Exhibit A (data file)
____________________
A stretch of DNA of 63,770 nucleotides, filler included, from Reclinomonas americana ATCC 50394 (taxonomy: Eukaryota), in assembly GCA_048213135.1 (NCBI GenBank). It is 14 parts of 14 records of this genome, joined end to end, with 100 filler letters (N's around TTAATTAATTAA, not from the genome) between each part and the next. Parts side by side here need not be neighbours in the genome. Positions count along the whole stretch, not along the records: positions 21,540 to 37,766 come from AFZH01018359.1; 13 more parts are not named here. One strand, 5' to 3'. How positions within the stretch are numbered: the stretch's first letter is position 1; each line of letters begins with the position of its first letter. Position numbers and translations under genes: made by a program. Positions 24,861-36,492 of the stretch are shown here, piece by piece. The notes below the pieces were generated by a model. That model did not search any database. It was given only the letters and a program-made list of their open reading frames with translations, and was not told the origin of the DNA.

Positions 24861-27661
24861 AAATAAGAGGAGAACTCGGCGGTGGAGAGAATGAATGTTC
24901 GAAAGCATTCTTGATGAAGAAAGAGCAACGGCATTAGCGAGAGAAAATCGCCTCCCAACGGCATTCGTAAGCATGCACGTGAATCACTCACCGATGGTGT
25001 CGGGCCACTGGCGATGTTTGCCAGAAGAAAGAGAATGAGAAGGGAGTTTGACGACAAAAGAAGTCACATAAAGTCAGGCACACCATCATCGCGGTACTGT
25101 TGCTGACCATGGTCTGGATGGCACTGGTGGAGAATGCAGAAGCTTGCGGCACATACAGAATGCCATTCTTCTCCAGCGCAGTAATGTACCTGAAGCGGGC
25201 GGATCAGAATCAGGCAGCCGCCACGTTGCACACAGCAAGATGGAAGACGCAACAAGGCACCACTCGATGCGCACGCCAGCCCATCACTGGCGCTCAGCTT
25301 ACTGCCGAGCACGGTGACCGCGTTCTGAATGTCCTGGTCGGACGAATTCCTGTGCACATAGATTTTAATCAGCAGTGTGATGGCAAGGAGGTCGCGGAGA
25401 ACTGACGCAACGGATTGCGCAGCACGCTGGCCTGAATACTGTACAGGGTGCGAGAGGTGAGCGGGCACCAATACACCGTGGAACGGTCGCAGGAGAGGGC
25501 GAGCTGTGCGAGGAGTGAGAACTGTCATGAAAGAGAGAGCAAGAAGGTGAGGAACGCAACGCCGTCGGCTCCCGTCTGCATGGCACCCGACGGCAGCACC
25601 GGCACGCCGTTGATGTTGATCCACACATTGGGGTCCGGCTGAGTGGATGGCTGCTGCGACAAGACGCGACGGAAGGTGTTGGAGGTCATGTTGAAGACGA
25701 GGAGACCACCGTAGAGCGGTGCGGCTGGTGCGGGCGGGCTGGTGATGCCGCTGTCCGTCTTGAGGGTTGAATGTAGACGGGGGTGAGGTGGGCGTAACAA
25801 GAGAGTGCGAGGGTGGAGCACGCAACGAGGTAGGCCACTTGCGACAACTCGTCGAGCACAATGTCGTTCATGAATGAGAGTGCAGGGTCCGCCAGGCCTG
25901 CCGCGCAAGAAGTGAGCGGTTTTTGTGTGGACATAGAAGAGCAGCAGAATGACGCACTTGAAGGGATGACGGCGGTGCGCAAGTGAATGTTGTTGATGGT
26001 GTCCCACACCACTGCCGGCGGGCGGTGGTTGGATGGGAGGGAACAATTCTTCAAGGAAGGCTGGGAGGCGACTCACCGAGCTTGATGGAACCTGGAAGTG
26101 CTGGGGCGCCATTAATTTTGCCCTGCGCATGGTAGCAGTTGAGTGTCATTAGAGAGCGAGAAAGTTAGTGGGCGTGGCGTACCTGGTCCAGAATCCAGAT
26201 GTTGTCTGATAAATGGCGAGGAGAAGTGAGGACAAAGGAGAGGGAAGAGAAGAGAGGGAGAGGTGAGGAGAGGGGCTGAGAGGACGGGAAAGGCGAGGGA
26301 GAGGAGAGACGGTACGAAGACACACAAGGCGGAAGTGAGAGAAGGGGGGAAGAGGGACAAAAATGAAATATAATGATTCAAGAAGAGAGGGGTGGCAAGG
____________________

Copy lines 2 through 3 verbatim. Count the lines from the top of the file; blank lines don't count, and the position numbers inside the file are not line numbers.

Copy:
Positions 24861-27661
24861 AAATAAGAGGAGAACTCGGCGGTGGAGAGAATGAATGTTC